film: the actor looks shockingly aged, and I'm sure this has been deliberately used by both the filmmaker and Landau himself as a sort of effect to win us over to sympathy for Malone. Yet I had no doubt that this is a consummate performance. Landau, in life, is likely vital and engaged whereas Robert Malone, as I have said, seems on the brink of terror nearly every moment of his day. The "wakeup" sequences are especially effective conveying this. The love story plays out in an even-handed way. Underneath this blossoming love, of course, is the shadow of mortality. There occurs--over two-thirds into the film--a dramatic event that I won't reveal or spoil, but it causes the viewer to look back over events that occurred and reflect on them...in a rewarding way. The drama is never cheap nor unjustified. I come away with satisfaction and admiration for the unexpected performances, for the tender core of the film, and for a fresh perspective on the elderly that is anything but cloying or cliché. This movie is in fact--particularly with the presence of Death hanging over events as another character in the film --as gripping and occasionally breathless as any thriller.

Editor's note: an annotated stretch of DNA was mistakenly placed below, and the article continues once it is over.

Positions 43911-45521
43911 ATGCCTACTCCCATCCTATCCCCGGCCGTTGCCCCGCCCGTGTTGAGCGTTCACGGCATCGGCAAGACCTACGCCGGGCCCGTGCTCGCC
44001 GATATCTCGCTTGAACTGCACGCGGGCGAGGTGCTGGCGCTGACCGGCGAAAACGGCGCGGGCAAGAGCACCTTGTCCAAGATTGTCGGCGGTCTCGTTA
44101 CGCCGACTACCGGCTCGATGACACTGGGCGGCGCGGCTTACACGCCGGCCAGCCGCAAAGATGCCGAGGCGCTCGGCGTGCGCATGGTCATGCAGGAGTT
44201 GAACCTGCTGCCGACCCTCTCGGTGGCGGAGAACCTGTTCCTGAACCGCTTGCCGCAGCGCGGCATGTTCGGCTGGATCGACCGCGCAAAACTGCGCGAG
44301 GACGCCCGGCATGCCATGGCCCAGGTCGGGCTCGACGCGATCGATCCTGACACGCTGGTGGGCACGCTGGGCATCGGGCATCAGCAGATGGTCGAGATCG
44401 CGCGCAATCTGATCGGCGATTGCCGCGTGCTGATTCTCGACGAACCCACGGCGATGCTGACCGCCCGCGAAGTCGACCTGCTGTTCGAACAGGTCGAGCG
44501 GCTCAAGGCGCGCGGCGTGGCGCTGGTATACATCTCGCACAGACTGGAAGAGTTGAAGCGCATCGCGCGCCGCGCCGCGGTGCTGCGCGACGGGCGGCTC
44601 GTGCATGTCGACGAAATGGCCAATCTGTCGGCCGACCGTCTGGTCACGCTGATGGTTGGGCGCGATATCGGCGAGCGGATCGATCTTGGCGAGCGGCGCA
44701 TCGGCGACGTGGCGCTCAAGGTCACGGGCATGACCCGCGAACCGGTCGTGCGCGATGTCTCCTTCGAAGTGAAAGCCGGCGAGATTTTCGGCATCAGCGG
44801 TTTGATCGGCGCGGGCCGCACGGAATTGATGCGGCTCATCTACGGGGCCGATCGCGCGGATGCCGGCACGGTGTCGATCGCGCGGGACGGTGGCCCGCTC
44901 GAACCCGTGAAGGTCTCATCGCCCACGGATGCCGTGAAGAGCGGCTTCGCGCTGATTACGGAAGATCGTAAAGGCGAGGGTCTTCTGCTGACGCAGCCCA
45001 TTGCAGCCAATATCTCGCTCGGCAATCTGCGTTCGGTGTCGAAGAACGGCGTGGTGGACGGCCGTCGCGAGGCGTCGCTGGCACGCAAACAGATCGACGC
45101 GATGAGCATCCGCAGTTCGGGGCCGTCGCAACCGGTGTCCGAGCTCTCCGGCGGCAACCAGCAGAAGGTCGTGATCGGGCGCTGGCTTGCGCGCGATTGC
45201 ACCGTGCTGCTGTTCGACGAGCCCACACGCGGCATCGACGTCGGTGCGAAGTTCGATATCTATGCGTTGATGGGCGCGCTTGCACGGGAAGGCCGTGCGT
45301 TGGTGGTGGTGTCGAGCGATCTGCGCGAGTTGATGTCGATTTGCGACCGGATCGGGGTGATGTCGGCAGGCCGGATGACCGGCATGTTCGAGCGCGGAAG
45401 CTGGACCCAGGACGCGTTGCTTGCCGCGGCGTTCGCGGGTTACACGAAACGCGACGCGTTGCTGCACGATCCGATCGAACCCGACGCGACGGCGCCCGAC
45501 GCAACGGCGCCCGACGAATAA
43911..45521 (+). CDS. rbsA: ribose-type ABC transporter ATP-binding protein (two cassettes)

Other reviews speak to the story's surprises quite well, and I agree that the acting by the four key players is superb.What makes this film more special than its twists and performances is the fact that it explores love among elderly people without being demeaning, and without sentimentalizing them into goofy old codgers. Landau conveys an excitement for romance that anyone of any age can relate to, and Burstyn is just so convincing in her role, which is more demanding than it first seems. Hollywood tends to make old men horny and vulgar, with old women being prudish and celibate, while <more>
this fine indie production is able to bring out many nuances within these complex, venerable lovebirds.Just BE PATIENT if you become frustrated with the lack of character development. I found this frustrating at first, but there are important reasons-- both within the story and in terms of how society treats the elderly-- why we do not learn much "background information" about these characters. Hollywood movies about the elderly go to great lengths to have old characters tell stories about their younger days, and to explain how they came to be the cranky or corny curmudgeons they are today. This movie lets you spend some time simply appreciating the unexpected romance between two deserving people.And as a Christmas movie, I think anyone past childhood would like this.In fact, anyone who does not like this movie is probably not yet dealing with adulthood.
I never thought of this in such a way. I can only assume this is how life truly is for a person under these circumstances. Totally unexpected. A little slow in places but I loved it. I bawled like a baby.